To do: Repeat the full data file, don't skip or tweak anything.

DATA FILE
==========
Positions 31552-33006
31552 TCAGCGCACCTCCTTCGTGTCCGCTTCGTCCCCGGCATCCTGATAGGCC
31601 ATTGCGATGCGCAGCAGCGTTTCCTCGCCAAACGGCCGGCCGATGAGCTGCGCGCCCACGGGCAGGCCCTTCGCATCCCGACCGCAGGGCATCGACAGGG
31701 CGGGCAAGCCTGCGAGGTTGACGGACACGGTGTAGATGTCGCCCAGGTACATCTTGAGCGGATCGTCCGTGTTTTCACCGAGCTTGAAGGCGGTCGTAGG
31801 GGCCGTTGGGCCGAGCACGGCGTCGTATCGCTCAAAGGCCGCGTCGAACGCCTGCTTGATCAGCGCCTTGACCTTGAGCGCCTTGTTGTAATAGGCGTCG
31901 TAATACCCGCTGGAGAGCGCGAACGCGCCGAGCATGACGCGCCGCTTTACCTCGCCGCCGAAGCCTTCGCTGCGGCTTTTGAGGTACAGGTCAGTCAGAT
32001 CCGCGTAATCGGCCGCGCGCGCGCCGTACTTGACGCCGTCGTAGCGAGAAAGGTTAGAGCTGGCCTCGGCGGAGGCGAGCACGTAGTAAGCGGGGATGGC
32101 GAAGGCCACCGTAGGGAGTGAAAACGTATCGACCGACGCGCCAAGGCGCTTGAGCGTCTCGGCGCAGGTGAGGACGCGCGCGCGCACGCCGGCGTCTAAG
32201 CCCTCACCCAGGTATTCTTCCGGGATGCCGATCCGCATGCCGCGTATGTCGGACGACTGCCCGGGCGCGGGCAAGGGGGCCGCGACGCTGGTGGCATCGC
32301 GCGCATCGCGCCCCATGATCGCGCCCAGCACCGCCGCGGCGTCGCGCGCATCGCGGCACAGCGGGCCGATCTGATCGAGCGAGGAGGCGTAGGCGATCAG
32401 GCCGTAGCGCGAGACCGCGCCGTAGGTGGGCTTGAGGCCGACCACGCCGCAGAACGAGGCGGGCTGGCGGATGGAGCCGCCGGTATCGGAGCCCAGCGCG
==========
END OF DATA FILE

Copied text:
Positions 31552-33006
31552 TCAGCGCACCTCCTTCGTGTCCGCTTCGTCCCCGGCATCCTGATAGGCC
31601 ATTGCGATGCGCAGCAGCGTTTCCTCGCCAAACGGCCGGCCGATGAGCTGCGCGCCCACGGGCAGGCCCTTCGCATCCCGACCGCAGGGCATCGACAGGG
31701 CGGGCAAGCCTGCGAGGTTGACGGACACGGTGTAGATGTCGCCCAGGTACATCTTGAGCGGATCGTCCGTGTTTTCACCGAGCTTGAAGGCGGTCGTAGG
31801 GGCCGTTGGGCCGAGCACGGCGTCGTATCGCTCAAAGGCCGCGTCGAACGCCTGCTTGATCAGCGCCTTGACCTTGAGCGCCTTGTTGTAATAGGCGTCG
31901 TAATACCCGCTGGAGAGCGCGAACGCGCCGAGCATGACGCGCCGCTTTACCTCGCCGCCGAAGCCTTCGCTGCGGCTTTTGAGGTACAGGTCAGTCAGAT
32001 CCGCGTAATCGGCCGCGCGCGCGCCGTACTTGACGCCGTCGTAGCGAGAAAGGTTAGAGCTGGCCTCGGCGGAGGCGAGCACGTAGTAAGCGGGGATGGC
32101 GAAGGCCACCGTAGGGAGTGAAAACGTATCGACCGACGCGCCAAGGCGCTTGAGCGTCTCGGCGCAGGTGAGGACGCGCGCGCGCACGCCGGCGTCTAAG
32201 CCCTCACCCAGGTATTCTTCCGGGATGCCGATCCGCATGCCGCGTATGTCGGACGACTGCCCGGGCGCGGGCAAGGGGGCCGCGACGCTGGTGGCATCGC
32301 GCGCATCGCGCCCCATGATCGCGCCCAGCACCGCCGCGGCGTCGCGCGCATCGCGGCACAGCGGGCCGATCTGATCGAGCGAGGAGGCGTAGGCGATCAG
32401 GCCGTAGCGCGAGACCGCGCCGTAGGTGGGCTTGAGGCCGACCACGCCGCAGAACGAGGCGGGCTGGCGGATGGAGCCGCCGGTATCGGAGCCCAGCGCG